Learn morehttp://s3.amazonaws.com/cville/cm/mutlimedia/20130916-Botanical-Garden.pdf Golf to leave McIntire sooner; Recreational fields still at issueCity’s central park seen as home for botanical gardenBotanical garden supporters see future in McIntire Park
Plans for a botanical garden in the eastern half of McIntire Park may move forward now that a nonprofit group has formalized a partnership with the city of Charlottesville. The City Council on Monday adopted a resolution to work with the McIntire Botanical Garden group to redevelop the eastern half of the park.
“We’re delighted to be in partnership with the city of Charlottesville that embodies the work of the McIntire Botanical Garden to help create a green space at McIntire Park,” said Helen Flamini, the group’s president.
City Council adopted a master plan for the eastern half of the park in September 2012 that called for a botanical garden as well as large areas for “passive” recreation. The McIntire Golf Course must close by the end of 2016.
“What the McIntire Botanical Garden [group] brings is a unique mechanism to support the development of the botanical garden,” said City Councilor Kathy Galvin.
The nonprofit and the city will work together to raise funds for the garden, which will be free to the public. The resolution calls on the space to “provide inspirational gardening ideas” which means the group will need to work to encourage horticultural diversity.
The city is also reviewing proposals for a landscape plan for the site, which would provide initial designs for the garden.
“We are not exactly sure what the design costs will be as they depend on multiple factors such as scale, complexity, and required infrastructure,” said Brian Daly, the city’s parks and recreation director.
A memorandum of understanding between the city and McIntire Botanical Garden is expected to be created as the landscape plan for the park is developed. The agreement is slated to address which entity would be responsible for maintenance, would assume risk management for the garden, would build the parking spaces and would hire staff.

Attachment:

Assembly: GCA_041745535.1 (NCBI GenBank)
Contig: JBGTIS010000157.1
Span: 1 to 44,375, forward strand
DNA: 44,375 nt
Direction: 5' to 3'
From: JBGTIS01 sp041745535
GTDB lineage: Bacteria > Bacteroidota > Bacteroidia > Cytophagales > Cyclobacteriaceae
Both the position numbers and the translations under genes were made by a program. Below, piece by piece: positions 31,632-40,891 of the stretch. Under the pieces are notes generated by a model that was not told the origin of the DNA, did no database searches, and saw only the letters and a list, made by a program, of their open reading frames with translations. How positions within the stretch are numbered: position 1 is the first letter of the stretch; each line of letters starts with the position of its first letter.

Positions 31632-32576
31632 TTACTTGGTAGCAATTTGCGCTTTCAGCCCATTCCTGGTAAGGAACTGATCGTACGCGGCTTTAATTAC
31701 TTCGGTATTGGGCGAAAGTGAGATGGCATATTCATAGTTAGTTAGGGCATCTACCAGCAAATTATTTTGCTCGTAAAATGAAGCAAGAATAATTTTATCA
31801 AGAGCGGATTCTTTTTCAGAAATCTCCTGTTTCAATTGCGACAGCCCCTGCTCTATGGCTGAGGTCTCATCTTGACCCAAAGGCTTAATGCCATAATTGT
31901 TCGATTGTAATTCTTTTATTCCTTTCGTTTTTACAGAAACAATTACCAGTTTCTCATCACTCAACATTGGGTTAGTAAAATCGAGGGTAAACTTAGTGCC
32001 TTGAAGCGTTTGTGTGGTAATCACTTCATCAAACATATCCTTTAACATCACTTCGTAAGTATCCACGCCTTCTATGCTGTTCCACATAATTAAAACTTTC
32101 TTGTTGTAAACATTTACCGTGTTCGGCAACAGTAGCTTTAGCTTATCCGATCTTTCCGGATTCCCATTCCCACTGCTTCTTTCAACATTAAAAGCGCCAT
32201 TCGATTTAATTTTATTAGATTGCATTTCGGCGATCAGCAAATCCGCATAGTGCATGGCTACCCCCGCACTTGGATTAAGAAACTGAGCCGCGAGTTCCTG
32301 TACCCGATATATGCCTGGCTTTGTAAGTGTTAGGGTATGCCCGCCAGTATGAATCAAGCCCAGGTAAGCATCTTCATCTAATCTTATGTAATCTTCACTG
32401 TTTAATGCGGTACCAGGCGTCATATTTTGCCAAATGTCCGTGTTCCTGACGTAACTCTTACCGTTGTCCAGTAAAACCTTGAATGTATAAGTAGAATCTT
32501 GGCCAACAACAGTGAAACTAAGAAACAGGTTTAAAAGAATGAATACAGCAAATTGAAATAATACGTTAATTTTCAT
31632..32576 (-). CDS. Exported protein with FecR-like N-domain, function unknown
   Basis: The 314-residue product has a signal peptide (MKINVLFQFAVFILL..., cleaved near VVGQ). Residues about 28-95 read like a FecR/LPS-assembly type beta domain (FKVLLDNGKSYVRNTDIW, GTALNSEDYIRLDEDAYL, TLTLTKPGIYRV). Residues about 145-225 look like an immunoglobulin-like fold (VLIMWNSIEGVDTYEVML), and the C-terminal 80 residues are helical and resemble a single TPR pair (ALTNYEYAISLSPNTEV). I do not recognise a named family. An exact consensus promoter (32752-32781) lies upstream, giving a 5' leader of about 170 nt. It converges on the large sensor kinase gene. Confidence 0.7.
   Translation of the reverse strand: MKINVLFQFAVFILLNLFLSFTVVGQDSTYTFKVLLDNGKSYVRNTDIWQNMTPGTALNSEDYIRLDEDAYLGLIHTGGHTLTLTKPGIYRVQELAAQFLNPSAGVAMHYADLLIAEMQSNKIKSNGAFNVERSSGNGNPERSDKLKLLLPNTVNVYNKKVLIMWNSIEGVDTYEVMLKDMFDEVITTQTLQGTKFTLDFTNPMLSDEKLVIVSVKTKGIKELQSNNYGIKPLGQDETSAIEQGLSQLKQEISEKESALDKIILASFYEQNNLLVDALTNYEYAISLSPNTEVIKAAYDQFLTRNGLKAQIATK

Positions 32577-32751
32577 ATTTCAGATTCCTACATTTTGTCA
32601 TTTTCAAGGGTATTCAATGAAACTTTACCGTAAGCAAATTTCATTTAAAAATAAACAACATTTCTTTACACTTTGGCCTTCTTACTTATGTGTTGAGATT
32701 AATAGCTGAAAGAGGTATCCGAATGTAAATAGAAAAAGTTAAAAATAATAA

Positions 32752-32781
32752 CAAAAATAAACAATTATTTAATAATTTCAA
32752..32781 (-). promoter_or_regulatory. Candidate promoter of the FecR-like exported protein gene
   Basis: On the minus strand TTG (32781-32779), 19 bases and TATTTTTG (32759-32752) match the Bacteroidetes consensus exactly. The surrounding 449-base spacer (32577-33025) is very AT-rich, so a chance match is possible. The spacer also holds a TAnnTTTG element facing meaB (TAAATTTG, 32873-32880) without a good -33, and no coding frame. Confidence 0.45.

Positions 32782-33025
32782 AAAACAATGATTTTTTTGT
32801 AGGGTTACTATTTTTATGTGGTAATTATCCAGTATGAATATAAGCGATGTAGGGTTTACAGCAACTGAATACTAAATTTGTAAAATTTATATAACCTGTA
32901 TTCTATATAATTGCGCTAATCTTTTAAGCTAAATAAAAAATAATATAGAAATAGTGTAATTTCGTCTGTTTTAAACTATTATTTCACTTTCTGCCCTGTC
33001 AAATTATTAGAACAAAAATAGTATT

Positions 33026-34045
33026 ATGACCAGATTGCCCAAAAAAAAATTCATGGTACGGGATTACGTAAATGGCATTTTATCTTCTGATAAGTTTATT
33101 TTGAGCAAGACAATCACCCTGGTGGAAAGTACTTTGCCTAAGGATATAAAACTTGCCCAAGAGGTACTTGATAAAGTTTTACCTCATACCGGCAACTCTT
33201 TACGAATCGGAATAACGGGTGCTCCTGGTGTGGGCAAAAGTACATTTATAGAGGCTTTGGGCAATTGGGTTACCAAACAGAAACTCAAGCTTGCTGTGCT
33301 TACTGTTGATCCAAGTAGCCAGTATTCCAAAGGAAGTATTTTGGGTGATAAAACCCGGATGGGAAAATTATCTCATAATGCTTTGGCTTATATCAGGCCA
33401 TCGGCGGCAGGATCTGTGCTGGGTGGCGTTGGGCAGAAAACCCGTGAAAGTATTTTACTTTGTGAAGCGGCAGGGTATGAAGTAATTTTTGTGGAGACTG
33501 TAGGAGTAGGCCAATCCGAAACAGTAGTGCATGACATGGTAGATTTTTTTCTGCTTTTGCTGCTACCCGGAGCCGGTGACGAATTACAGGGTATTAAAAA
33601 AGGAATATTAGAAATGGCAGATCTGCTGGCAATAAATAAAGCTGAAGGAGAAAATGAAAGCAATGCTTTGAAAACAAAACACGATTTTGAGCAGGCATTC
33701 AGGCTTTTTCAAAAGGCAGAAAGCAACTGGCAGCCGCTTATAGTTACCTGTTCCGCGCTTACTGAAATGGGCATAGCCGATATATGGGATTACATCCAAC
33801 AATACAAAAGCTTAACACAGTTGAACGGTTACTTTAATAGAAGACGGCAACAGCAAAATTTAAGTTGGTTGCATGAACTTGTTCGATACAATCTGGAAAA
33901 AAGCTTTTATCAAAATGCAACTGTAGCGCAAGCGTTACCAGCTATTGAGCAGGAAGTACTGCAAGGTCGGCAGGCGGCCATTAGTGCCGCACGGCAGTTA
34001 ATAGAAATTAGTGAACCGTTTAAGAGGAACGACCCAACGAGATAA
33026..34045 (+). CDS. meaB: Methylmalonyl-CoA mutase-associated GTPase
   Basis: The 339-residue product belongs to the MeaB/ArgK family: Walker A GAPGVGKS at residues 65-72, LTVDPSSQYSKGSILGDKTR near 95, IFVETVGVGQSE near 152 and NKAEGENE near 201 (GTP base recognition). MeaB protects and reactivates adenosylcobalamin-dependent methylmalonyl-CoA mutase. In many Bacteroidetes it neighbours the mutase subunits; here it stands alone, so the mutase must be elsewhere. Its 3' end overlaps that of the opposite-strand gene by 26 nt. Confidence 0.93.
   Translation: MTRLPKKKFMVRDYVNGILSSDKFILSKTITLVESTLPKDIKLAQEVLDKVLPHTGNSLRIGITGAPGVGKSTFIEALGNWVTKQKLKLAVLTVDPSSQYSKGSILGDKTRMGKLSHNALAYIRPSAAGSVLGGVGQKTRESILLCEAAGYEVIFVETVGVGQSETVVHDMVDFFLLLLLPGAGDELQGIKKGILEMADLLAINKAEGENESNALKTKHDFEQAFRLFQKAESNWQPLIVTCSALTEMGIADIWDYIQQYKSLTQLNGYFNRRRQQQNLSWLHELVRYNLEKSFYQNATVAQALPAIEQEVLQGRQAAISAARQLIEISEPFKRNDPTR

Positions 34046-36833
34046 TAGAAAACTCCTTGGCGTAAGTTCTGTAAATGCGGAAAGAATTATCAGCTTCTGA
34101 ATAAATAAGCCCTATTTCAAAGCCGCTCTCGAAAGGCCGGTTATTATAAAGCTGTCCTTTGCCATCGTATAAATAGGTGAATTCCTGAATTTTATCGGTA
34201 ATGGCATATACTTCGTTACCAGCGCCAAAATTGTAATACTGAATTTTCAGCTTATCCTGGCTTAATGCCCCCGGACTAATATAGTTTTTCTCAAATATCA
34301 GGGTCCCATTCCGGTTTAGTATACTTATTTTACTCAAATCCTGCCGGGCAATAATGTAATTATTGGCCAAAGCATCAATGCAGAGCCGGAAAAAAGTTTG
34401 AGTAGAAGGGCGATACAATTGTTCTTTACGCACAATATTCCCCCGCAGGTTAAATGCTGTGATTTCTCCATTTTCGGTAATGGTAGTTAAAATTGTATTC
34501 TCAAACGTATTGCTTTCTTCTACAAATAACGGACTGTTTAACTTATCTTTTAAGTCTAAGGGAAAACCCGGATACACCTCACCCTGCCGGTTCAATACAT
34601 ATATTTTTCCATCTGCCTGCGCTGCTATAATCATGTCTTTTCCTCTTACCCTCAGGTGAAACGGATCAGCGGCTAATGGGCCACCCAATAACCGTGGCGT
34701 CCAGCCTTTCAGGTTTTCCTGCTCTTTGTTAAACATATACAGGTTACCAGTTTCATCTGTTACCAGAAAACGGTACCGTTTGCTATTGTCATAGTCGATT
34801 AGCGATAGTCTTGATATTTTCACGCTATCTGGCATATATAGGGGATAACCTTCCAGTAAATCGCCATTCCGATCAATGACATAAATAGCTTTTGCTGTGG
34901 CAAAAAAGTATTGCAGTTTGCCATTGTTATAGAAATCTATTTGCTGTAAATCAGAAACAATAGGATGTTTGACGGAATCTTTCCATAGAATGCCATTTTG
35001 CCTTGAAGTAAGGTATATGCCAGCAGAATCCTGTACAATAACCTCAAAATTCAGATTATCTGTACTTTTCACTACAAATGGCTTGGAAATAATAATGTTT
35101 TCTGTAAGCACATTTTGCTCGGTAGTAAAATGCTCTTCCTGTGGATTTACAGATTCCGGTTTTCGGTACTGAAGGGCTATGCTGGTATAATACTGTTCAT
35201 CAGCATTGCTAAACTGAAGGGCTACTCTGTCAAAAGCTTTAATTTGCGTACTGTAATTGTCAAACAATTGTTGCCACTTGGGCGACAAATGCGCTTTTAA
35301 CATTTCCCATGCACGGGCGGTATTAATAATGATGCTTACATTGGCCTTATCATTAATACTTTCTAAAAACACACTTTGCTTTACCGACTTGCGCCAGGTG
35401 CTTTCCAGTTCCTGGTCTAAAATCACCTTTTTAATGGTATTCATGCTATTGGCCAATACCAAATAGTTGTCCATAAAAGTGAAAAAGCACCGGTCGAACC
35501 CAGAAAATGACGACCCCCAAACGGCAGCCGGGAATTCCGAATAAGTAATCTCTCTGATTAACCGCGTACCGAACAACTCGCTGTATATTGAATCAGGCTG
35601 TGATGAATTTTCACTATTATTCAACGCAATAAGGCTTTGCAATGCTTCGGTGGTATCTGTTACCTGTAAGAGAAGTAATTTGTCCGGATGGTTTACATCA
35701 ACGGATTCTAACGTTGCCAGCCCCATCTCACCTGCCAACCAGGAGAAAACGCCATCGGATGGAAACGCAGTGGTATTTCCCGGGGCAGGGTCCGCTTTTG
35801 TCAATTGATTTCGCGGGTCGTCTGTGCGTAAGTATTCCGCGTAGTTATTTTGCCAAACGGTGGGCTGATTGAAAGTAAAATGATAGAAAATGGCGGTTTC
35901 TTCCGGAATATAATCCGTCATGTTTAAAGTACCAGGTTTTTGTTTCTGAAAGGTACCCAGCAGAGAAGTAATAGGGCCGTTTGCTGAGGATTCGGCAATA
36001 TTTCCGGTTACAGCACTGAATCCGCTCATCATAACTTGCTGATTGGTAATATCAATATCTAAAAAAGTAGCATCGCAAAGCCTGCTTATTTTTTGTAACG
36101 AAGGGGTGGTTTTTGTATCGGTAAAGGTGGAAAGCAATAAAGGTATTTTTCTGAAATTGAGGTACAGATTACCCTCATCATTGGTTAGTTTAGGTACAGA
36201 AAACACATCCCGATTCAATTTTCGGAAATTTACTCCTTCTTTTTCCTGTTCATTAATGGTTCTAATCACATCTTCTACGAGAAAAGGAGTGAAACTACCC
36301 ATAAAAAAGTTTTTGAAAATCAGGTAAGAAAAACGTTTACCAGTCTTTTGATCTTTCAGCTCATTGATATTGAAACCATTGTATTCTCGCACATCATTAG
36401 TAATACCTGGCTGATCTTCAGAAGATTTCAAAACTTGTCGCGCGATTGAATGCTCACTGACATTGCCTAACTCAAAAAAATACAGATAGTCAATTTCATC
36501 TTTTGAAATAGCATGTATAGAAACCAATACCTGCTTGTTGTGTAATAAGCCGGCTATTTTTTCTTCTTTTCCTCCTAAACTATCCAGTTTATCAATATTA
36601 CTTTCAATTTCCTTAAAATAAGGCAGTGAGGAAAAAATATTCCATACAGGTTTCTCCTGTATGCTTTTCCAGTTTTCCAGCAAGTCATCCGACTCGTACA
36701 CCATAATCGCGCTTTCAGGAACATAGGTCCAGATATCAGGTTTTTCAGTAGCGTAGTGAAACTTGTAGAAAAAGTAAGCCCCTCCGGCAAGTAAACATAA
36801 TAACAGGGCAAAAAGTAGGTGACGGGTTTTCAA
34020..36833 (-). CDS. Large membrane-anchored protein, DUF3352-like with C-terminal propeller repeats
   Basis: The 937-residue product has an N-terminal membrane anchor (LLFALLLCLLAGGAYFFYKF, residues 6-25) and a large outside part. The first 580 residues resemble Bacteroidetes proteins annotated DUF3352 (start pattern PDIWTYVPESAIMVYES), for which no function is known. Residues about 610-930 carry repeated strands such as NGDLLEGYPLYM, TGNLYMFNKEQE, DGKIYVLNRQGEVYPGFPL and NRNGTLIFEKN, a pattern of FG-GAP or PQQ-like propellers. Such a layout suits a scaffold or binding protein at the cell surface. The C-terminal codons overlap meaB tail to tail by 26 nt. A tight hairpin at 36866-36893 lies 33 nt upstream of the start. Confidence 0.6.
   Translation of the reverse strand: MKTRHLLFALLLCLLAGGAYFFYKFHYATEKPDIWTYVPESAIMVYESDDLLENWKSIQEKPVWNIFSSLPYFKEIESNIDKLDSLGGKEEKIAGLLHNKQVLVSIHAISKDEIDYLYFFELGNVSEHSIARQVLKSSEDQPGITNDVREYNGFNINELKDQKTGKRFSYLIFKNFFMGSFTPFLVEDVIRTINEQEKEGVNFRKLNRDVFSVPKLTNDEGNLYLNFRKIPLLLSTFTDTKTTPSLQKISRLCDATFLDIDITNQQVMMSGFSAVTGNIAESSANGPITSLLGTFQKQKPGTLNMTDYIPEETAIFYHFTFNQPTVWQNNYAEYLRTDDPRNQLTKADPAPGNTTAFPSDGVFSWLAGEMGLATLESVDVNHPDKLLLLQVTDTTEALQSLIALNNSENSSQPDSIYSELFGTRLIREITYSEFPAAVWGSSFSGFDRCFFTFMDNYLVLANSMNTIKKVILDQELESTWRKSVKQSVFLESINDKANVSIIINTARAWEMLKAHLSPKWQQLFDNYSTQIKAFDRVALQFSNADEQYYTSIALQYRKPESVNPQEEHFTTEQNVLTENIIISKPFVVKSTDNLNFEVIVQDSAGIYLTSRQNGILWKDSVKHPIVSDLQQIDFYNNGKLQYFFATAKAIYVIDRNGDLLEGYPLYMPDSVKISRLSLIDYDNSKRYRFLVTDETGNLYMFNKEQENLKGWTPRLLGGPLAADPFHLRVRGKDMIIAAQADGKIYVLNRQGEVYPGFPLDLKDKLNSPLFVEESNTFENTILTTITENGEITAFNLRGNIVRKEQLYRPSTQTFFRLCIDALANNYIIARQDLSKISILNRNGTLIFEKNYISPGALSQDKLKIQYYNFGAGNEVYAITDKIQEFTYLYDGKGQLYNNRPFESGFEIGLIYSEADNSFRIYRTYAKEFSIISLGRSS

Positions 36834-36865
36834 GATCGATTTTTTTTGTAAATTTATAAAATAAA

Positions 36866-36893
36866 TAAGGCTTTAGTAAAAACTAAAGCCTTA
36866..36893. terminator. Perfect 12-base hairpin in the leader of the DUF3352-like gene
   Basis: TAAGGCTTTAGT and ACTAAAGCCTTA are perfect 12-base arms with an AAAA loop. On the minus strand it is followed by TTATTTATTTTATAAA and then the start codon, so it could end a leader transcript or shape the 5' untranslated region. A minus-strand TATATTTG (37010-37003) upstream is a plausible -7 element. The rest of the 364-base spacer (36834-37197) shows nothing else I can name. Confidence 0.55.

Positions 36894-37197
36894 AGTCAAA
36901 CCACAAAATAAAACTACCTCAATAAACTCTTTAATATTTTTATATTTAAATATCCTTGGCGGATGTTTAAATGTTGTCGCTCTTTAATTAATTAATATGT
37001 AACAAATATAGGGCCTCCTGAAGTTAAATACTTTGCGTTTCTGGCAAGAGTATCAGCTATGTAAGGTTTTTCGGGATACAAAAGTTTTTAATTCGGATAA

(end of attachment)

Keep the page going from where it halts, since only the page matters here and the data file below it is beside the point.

The landscape architect is slated to hold at least four public meetings on the plan.
“If everything goes according to plan, we might look toward having a plan to present to City Council for their consideration in the spring,” Flamini said.
While details will remain vague until the landscape plan is developed, councilors are weighing in on what they’d like to see.
“I would like it to be as interactive and accessible as possible, as well as beautiful,” said Councilor Kristin Szakos.
Councilor Dave Norris said the garden’s design will be informed by examples from all over the world.
“I picture the botanical garden as a pleasant place for families and individuals to stroll and enjoy nature, with garden beds that focus on native plants as well as aquatic features, trees, [and] flowers,” Norris said.
Norris said it is his assumption the city will pay for infrastructure such as the parking lot, while the garden amenities would be funded by the McIntire Botanical Garden. So far, the city has budgeted $3.25 million to implement the master plan.
Galvin said the public will have the chance to influence the garden’s scope and features.
“Botanical gardens vary quite a bit, but some common themes are, an emphasis on a wide variety of plant life, community learning opportunities, and intentionally designed spaces,” Galvin said.
Meanwhile, the Piedmont Family YMCA is working to complete financing requirements for the $14.5 million aquatic and fitness center that will operate in the western half of the park. The group had hoped to break ground this spring.
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